WAS THE ZODIAC MURDERS TARGETED AT THE CIA AND MILITARY

Richard Helms was head of the CIA and MK Ultra and phoenix programs

Was the CIA and Military targeted by the Family?

Charles manson biological father was Colonel  Walker Scott, it was rumored Charles Manson  was involved with the MK Ultra programs and also Phoenix programs through prison.

Was the murders of lake Berryassa and Paul Stine  a lashing out at the fact Manson had been arrested?

Was Manson programmed for this? so if there is more than one Zodiac killer could there have been CIA involvement .

Lake Berryassa was a hood like the CHurch of Satan and was wearing military wing walker shoes. maybe a reference to the military involvement with Church of Satan. Colonel Micheal Aquino( COS) and Colonel John b Alexander( non lethal weapons)

Paul Stine murder police sketch  Zodiac picture  looks like Richard Helm’s. Was a member of the Family dressed like him tho threaten him. There was a rumor that the  Tate la Bianca murders were a hit. Manson did not get the full amount of money.

was this a form of black mail? a threatening to expose the Military and CIA programs? A lashing out because Manson and family members had been arrested? Was there a military CIA connection?

Sharon Tate daughter of  LT Colonel Paul Tate high level intelligence CIA

Betty Lou Jensen father Lt Colonel Vern Jensen Navy

Darlene Ferrin father ex Marine  Darlene Ferrin’s ex-husband, James Phillips. military

Paul Stine killed within vicinity of U.S. Army base at Presidio. Paul Stine was a reporter for the military

http://www.theforbiddenknowledge.com/hardtruth/satanic_subversion.htm

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5 responses to “WAS THE ZODIAC MURDERS TARGETED AT THE CIA AND MILITARY

  1. SO if Paul Stine was a reporter in the military there is a good possibility there has been a cover up to hide the hit. I never bought the Police report that said that they were instructed that it was a Black man. Someone hid the truth to hide this. It has now been proven that the CIA was involved in the international drug trade. It has also been proven the Vallejo Police were covering up corrupt members who were in the drug trade. It was speculated that Paul Stine had been picking up fairs at the dock. Could he inadvertently picked up a package and figured out what was going on? He also was starting a Job as a reporter at the Chronicle. SO was this a professional hit? than was Darlene Ferrin a Hit too? interesting that Charles Manson worked with the Lucchese family…They did the Hits for the mafia. Maybe covering up the CIA’s involvement with drugs?

  2. The Zodiac signed his letters Z befor being dubbed the zodiac by the press,
    Z is a drug term for herion.After World War II, the Mafia took advantage of the weakness of the postwar Italian government and set up heroin labs in Sicily. The Mafia took advantage of Sicily’s location along the historic route opium took westward into Europe and the United States scale international heroin production effectively ended in China with the victory of the communists in the civil war in the late 1940s.[The elimination of Chinese production happened at the same time that Sicily’s role in the trade developed.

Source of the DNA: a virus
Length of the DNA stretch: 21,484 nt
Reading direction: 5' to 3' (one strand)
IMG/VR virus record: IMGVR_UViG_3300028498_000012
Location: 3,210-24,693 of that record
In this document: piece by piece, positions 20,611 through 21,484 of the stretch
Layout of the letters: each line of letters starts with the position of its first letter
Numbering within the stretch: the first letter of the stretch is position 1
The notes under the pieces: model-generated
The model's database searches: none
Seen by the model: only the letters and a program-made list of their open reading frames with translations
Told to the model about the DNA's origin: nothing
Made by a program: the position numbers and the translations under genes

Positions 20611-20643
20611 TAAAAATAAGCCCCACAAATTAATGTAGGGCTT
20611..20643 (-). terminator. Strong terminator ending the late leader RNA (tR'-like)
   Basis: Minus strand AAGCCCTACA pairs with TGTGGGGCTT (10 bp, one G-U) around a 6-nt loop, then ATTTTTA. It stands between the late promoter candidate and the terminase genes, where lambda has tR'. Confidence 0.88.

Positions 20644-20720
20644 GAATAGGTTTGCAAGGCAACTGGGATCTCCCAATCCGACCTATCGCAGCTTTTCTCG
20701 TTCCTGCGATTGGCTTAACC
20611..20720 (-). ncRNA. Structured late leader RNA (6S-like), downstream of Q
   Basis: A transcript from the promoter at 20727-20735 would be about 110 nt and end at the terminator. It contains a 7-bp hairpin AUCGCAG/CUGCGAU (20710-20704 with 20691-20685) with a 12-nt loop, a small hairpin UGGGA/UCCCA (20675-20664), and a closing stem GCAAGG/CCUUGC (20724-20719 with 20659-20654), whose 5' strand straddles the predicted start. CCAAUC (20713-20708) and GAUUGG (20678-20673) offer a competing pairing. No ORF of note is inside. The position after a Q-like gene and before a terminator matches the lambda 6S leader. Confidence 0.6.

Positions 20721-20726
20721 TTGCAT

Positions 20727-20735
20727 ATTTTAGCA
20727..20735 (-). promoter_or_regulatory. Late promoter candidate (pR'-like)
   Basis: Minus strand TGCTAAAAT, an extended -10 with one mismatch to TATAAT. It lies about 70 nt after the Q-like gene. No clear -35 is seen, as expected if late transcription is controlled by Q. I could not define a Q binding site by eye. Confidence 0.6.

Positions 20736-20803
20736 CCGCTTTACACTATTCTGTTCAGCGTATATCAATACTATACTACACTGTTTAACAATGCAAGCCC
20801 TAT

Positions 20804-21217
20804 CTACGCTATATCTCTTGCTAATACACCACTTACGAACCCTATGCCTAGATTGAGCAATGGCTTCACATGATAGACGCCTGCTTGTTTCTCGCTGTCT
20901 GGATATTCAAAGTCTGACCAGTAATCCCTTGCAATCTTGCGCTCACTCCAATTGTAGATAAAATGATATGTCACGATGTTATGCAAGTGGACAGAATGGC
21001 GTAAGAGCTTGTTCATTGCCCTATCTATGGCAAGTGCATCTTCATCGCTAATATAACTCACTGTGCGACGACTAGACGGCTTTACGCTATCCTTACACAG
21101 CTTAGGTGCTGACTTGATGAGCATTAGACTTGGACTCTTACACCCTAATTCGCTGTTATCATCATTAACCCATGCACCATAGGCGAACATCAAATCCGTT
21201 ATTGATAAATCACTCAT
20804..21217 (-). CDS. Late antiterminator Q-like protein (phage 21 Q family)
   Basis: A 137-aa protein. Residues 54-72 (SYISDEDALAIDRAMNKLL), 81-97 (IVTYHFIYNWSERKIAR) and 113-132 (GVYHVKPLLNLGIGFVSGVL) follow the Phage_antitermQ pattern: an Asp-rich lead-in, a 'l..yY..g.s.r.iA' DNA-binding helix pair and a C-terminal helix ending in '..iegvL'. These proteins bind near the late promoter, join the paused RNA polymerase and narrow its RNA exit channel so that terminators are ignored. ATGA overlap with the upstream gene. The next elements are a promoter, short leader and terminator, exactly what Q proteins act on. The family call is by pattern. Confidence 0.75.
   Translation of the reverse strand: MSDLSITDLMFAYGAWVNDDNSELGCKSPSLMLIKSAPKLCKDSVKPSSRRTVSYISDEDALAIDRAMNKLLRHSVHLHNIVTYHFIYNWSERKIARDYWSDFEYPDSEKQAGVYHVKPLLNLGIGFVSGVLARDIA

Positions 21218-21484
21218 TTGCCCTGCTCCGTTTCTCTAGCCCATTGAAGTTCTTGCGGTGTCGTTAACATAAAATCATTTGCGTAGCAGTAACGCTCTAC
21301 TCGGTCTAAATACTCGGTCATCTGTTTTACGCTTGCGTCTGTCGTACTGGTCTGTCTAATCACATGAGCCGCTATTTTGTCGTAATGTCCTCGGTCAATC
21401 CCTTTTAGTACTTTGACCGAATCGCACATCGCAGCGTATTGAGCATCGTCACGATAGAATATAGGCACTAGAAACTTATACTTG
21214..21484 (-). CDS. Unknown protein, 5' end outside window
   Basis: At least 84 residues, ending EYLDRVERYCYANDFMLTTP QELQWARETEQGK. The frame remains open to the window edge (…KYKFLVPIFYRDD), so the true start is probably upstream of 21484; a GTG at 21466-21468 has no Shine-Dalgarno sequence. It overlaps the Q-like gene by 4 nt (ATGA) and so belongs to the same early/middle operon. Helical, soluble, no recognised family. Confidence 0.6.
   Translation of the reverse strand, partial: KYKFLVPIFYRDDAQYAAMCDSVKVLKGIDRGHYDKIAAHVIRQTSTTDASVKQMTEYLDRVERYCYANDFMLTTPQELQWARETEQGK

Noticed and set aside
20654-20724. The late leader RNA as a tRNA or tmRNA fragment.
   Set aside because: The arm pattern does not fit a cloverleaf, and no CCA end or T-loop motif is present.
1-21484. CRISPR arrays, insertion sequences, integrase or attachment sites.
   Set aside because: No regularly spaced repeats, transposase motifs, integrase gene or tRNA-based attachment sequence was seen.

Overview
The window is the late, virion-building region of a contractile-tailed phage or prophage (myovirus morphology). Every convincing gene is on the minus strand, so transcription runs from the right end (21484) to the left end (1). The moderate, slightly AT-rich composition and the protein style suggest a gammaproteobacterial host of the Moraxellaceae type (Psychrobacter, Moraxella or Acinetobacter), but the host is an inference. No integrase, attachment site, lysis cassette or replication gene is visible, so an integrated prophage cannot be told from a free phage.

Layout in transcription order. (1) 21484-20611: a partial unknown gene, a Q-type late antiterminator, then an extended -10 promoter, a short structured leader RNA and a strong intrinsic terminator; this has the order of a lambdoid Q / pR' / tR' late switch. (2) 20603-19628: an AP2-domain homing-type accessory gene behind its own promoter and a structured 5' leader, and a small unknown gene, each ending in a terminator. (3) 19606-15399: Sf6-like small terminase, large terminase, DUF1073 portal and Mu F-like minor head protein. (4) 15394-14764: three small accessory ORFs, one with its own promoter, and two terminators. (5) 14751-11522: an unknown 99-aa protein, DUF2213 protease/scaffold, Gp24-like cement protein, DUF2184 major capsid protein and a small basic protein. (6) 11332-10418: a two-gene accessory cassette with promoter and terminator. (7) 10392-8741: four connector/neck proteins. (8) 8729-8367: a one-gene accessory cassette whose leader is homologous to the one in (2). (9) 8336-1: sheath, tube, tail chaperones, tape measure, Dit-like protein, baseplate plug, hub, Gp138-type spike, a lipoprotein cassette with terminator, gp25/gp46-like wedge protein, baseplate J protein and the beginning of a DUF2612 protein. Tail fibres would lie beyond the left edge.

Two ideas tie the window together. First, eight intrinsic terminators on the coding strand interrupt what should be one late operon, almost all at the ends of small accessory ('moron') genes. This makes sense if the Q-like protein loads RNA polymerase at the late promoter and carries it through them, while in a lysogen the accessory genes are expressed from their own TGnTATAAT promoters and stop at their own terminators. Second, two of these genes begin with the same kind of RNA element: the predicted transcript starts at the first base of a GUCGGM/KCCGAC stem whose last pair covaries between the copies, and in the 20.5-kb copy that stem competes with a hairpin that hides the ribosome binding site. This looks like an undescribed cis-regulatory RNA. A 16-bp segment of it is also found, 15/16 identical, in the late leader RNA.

Although it remained legal in some countries until after World War II, health risks, addiction, and widespread recreational use led most western countries to declare heroin a controlled substance by the latter half of the 20th century.
    In late 1960s and early 1970s, the CIA supported anti-Communist Chinese Nationalists settled near the Sino-Burmese border and Hmong tribesmen in Laos. This helped the development of the Golden Triangle opium production region.

    Drugs most likley played a big role in the Zodiac Murders. During the Vietnam war the military played a big role in the movement of herion to the United States. There seems to be a millitary connection to this case.

  3. Thomas Eugene Creech

    Charged with double homicide in Ada County, Idaho, in 1975, Tom Creech astounded his jailers by confessing to 42 murders, allegedly committed over thirteen states since 1967.

    In his statement, Creech alleged that many of the homicides were sacrifices ordered by a cult of Satanists; a biker gang reportedly commissioned others, sometimes paying Creech upon completion of a “contract.” Several jurisdictions airily dismissed the tales as fantasy, while others claimed that bodies had been found by following the prisoner’s directions.

    By October 1975, Creech was reliably linked with at least nine murders, including two in Idaho, two in Oregon, two in Nevada, and one each in the states of Arizona, California and Wyoming. Ironically, for all of his confessions, Creech denied the double murder which had led to his arrest in Idaho. Itinerant housepainters John Bradford and John Arnold were shot to death in Ada County after giving Creech a ride, but Creech professed that he had merely been a witness to the crime.